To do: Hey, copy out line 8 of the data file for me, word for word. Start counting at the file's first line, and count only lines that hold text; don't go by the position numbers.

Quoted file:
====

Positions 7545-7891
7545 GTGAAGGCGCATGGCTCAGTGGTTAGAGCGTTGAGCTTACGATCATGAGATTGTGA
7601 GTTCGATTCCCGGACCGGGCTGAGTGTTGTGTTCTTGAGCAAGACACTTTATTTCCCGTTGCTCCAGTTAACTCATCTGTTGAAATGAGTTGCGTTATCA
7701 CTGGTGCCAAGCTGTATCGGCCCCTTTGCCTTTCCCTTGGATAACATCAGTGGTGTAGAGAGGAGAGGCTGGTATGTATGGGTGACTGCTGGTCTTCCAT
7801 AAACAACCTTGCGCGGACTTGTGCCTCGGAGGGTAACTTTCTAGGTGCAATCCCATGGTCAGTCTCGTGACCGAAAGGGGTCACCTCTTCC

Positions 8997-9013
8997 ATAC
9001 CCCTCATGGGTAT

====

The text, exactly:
9001 CCCTCATGGGTAT